The investment bank, Macquarie recently posted a note describing how the shifts in financial markets of all kinds are no longer based on fundamentals, but instead are driven by an over reliance on central bank intervention. The result is that, in Maquarie’s view this makes macroeconomic calls much more difficult to call.
The last several weeks witnessed one of the strongest reversals since the GFC. Following Brexit, the virtual implosion of the Italian banking sector and May poor payrolls, investors had to absorb a jump in Jun payroll and full panic mode by CBs, including: (a) flagged BoE easing; (b) a potential Japanese “helicopter drop”; (c) growing calls for public recapitalization of Euro banks; (d) easing by a plethora of countries; and (e) acceptance that Fed cannot tighten.
The result was a jump in asset price correlations, with both risk-on and risk-off assets delivering strong returns: (a) equities re-captured pre-Brexit highs on the perception that CBs would panic sufficiently not to worry about asset bubbles, and hence if corporates can squeeze some EPS, the stage would be set for a rally: (b) global bond yields collapsed across the entire term structure for both DMs and some EMs. Term premiums collapsed as investors accepted that risk of tightening is zero whilst there are very few signs of any inflationary shocks; and (c) gold rallied, driven by understanding that current policies would ultimately lead to either deflation or stagflation or hyperinflation. …can one make sense of these erratic changes? No
This has important implications for commodity markets. In theory higher prices should indicate to producers and consumer that there is higher demand and/or lower supply. Futures markets have always diverged from underlying fundamentals. But if markets are no longer providing signals based on these fundamentals then the trust in them as a ‘signal’ is broken.
We believe that global economy and investors are residing in the twilight zone between an era of relatively free market capitalist economies (with its own set of signals) and a new environment which is likely to be completely dominated by the state. Although most market signals (such as spreads) have already been degrading for a decade, we maintain that over the next year or two, free market signals would finally perish to be replaced by state-driven credit, spending and capital formation funded by CBs (what we call “nationalization of credit”). It would take the form of state-sponsored stimulation of consumption, investment, R&D and rescuing what essentially is a bankrupt financial super structure (i.e. banks, insurance, life and pensions). Whilst similar to FDR’s New Deal, it would be a far more distorted world than either the 1930s or the 1960s-70s, with brand new investment signals.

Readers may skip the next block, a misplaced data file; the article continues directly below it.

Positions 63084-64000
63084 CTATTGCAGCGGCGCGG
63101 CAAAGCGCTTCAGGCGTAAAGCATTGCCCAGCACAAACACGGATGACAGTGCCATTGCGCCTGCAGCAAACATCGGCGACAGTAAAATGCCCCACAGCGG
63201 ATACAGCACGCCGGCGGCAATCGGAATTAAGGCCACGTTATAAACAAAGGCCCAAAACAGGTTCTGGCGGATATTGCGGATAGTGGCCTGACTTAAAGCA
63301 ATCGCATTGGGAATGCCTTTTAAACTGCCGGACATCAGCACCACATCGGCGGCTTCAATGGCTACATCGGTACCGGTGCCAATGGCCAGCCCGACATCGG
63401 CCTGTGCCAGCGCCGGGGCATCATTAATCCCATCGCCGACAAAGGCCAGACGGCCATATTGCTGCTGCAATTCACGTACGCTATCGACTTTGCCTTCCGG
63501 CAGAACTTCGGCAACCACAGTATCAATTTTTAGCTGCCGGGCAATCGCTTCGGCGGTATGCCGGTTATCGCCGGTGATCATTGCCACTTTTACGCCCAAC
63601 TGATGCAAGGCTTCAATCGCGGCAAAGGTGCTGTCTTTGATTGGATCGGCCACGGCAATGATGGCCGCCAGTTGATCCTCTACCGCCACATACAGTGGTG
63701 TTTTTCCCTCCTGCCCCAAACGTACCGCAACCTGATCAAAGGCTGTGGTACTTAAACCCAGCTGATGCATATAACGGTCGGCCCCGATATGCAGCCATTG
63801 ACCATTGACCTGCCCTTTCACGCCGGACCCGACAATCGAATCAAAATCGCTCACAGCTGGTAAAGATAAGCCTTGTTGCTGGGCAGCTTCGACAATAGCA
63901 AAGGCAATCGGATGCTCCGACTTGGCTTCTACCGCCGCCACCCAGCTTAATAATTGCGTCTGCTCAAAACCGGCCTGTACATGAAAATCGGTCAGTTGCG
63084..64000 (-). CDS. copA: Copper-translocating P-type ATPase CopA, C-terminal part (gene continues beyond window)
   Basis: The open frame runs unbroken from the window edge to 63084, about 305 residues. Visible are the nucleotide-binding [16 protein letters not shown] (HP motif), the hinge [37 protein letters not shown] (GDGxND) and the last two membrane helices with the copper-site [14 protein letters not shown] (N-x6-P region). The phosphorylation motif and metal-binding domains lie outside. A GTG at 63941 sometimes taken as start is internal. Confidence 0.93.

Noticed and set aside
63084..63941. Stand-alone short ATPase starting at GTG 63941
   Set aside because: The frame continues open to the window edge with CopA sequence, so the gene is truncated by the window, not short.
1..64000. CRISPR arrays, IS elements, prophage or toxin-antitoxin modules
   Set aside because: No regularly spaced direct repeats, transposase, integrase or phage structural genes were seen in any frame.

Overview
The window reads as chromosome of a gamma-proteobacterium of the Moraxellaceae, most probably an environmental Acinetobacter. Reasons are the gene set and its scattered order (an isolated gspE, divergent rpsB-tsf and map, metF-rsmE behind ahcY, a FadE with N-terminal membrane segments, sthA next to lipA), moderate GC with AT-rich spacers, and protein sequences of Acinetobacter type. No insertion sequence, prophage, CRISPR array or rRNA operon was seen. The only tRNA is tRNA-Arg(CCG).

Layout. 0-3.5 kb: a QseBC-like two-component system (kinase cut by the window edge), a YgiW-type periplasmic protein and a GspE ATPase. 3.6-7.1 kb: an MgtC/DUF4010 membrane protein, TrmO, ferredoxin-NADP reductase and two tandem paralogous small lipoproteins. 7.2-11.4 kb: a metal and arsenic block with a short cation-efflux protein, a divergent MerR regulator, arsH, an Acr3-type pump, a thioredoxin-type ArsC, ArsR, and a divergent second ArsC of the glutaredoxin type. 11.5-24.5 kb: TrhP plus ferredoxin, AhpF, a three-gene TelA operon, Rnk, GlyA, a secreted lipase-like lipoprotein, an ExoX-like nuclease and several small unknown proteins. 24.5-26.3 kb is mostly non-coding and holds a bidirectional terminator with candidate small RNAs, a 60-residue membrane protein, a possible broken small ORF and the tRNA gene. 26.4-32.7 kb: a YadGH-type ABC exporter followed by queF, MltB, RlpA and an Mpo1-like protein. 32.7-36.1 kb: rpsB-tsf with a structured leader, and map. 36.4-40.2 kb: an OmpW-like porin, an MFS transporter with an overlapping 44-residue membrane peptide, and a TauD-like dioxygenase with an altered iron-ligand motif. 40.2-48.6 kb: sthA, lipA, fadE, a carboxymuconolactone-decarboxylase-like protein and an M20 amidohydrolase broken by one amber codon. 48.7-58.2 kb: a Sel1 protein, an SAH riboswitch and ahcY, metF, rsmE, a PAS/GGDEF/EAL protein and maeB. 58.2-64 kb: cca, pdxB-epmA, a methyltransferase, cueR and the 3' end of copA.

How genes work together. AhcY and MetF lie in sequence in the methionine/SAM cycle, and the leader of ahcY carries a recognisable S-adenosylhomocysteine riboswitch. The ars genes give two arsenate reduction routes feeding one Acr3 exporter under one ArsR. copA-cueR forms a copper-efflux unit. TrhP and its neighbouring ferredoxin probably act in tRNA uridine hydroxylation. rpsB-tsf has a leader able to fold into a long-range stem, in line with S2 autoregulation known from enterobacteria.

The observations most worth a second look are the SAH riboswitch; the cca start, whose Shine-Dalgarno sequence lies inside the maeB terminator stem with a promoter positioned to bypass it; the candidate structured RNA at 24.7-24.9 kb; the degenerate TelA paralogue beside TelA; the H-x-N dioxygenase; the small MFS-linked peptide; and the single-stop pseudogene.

How do we know whether we have arrived at this state-driven paradise of public sector money and demand multiplication? As highlighted in our notes, we have four doorstep conditions for such a dramatic public sector shift, with high volatility and discontinuities being the most important. We don’t believe these conditions are yet satisfied, but the chances are high that they would be over the next 12-18 months. In the meantime, we still expect half-hearted “stop and go projects”. Japan is likely to be the first to ‘jump’ and wholeheartedly embrace this merger of fiscal, income support and monetary policies but others would eventually follow. It is just a matter of time. How does one invest? Ignore noise & stick to fundamentals.
I think what this implies is that investors and physical agents in commodity markets need to adopt a much longer term view of how fundamentals could play out, i.e. the longer term impact of population growth, environmental degradation, rather than more short term factors. But this is no use for a farmer wanting to hedge next season’s crop or a manufacturer wanting to know a what price to buy aluminium for an upcoming order.
We maintain that conventional mean reversion strategies cannot work in the world of no conventional business/capital market cycles and broken market signals. At the same time, we maintain that macro calls are no longer possible (as cross-currents are too unpredictable) and would not come back until the new world of direct state sponsored growth arrives.
Originally posted on Macrobusiness